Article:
Lately I’ve been thinking about noticing, and especially about how often I travel past a tree, a house, a wetland, a shop and fail to notice the color of the leaves, the presence of a porch, the kinds of fowl, or whether there’s an OPEN or CLOSED sign. I’ve become more aware of how much I miss with my inattentiveness through two very different books: The Book of Noticing by Katherine Hauswirth and Her Right Foot by Dave Eggers.
Hauswirth takes us along on her walks, inviting us to notice “salamanders, scents, science, spirituality, slugs, and more” with lyrical language and astonishing detail. My own excursions become more observant when they’re preceded by reading one of the essays in this collection.
Eggers (and illustrator Shawn Harris) made me attend to something I’ve never paid attention to, the Statue of Liberty’s right foot. Eggers notes, she’s not actually “standing” at all. He describes the statue’s main features, from crown to gown —and points out that her right heel is not planted but lifted, suggesting, “…she is walking! This 150 foot woman is on the go!” After all, he writes, she’s an immigrant too, and, he suggests, she’s stepping out into the harbor to give new arrivals from Italy and Norway, Cambodia and Estonia, Syrians, Liberians, and all who have or will come an eager welcome.
What might catch your attention in this coming year that you haven’t noticed before?
*Afterthoughts are my blog version of a practice followed in some Quaker meetings. After meeting for worship ends, people continue in silence for a few more minutes during which they’re invited to share thoughts or reflect on the morning’s worship. I’ve adopted the form here for last-day-of-the-month brief reflections on headlines, quotes, books, previous posts, maybe even bumper stickers.
Here’s Elizabeth’s top-six list, with my reflections on how it matches my own blogging experience.
Blogs put a writer in conversation with real people. Not many readers comment on my posts, but it’s a medium that easily allows for an exchange between writer and audience.
I have more patience for the slow work of writing. I agree with Elizabeth’s suggestion that, “This might seem like a paradox.” My three book-length projects required three to twenty years to complete, and I typically spend weeks to months crafting essays. Those are long stretches to remain in the “not-yet-finished” state; creating two or three posts monthly helps me persist with the longer works.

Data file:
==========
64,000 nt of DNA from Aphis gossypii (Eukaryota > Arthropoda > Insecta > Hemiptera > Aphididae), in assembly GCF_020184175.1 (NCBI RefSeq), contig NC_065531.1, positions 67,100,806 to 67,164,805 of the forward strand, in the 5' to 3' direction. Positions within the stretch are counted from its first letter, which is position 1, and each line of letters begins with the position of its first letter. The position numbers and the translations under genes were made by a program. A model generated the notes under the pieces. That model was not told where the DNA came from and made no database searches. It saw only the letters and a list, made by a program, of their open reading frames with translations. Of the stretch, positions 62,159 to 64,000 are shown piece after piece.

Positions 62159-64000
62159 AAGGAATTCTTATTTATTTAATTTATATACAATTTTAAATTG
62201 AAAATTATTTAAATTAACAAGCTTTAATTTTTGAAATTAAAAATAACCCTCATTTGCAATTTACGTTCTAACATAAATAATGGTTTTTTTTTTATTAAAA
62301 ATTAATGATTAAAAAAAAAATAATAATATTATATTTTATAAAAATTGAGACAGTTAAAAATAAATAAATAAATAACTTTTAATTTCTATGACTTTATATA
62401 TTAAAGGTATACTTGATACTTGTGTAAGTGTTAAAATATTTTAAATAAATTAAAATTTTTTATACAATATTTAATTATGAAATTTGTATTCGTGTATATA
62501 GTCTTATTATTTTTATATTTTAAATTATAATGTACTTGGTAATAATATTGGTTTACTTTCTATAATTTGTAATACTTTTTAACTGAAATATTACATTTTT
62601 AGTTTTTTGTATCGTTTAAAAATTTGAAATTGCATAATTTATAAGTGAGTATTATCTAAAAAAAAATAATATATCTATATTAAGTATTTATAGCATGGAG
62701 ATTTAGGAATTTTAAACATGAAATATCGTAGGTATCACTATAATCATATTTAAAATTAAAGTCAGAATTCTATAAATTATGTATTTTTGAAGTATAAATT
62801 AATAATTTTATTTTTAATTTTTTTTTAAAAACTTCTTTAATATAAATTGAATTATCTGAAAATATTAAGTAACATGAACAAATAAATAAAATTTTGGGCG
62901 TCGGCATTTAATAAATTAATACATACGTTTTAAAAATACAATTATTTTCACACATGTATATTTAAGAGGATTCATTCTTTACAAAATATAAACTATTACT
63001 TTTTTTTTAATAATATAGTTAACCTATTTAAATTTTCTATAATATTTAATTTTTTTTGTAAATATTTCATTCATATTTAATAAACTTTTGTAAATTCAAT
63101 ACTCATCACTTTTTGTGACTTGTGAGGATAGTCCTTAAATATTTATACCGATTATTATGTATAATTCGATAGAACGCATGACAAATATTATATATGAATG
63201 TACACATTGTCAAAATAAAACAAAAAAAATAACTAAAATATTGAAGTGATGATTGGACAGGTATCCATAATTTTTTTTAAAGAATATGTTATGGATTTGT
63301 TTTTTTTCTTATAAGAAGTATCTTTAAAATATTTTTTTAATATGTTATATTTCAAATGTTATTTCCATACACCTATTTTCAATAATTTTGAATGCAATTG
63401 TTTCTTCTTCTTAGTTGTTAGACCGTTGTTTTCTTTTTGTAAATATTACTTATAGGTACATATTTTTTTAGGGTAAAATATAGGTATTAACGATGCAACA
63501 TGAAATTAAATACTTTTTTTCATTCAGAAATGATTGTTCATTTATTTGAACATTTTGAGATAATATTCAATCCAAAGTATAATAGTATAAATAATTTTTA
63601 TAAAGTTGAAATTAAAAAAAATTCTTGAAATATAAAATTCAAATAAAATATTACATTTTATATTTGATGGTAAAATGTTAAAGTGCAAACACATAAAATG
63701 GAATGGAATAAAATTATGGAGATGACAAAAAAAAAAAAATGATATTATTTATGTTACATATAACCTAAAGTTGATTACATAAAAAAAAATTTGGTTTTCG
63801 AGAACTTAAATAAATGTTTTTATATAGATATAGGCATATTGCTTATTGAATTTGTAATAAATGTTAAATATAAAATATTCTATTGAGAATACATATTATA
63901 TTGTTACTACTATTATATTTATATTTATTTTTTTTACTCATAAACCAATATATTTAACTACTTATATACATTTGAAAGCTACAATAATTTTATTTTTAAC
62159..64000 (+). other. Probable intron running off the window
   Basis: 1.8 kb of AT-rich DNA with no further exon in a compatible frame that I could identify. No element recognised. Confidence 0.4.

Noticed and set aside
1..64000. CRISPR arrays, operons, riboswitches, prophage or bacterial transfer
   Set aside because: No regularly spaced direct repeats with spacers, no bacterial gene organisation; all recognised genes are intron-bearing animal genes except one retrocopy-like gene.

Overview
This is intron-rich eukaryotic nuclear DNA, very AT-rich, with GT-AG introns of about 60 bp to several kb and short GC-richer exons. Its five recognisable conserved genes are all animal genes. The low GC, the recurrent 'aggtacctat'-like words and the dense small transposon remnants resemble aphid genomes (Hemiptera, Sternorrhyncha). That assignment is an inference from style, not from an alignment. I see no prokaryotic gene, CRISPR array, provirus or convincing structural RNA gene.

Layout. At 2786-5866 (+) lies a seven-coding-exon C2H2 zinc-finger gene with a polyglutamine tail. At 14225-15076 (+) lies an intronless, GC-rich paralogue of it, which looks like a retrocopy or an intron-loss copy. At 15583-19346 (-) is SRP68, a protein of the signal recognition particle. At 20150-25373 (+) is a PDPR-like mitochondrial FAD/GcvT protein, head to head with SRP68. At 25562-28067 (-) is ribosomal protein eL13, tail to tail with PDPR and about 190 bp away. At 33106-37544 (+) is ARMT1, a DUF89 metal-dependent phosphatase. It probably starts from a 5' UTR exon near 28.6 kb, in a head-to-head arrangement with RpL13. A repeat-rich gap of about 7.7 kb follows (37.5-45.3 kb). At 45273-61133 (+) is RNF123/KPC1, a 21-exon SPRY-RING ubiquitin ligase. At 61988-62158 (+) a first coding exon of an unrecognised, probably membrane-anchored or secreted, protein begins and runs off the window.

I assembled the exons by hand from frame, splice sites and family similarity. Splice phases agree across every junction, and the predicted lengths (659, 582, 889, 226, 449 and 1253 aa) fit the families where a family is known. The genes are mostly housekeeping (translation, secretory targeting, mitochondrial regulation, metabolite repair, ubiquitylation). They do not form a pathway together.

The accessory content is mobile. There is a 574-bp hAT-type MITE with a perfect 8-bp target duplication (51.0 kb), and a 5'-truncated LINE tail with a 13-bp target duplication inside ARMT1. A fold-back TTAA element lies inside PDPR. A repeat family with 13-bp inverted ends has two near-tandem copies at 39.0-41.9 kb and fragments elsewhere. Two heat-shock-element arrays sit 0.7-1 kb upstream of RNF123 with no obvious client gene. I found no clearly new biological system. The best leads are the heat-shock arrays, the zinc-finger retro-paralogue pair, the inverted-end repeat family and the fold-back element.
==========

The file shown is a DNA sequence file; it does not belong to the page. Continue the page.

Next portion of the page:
Deadlines are great. My deadlines are soft; no one chastises me if I don’t meet my goal to post mid-month, end-of-the-month, and an Afterthought the last day of each month. But they’re strong enough to keep me thinking, reflecting, and writing, even when I resist.
Regularity means major productivity! Nothing, not even my MFA program, has helped me generate as much new work in addition to my major writing projects.
Frequency teaches us about listening. Again, Elizabeth speaks my mind. “The writing leads the way. Over the years I’ve come to have great faith in this process.”
Blogs are a bellwether of what works. When readers convey in some way that my post has made them think, or that they agree—or disagree, that’s useful feedback about themes and topics I’m writing about.
Now, 257 posts later (258 counting this one), I can add three more ways that blogging has bettered me as a writer and a person.
7. My blog is a way to promote the work of other writers I admire. Re-blogs of others’ blog posts or links to authors’ writing (like Elizabeth Jarrett Andrew) can lead my readers to discovery of someone they might not have read before.
8. I can combine photos (such as this one of the wintry wind on the bay near my home) and other visuals with my writing.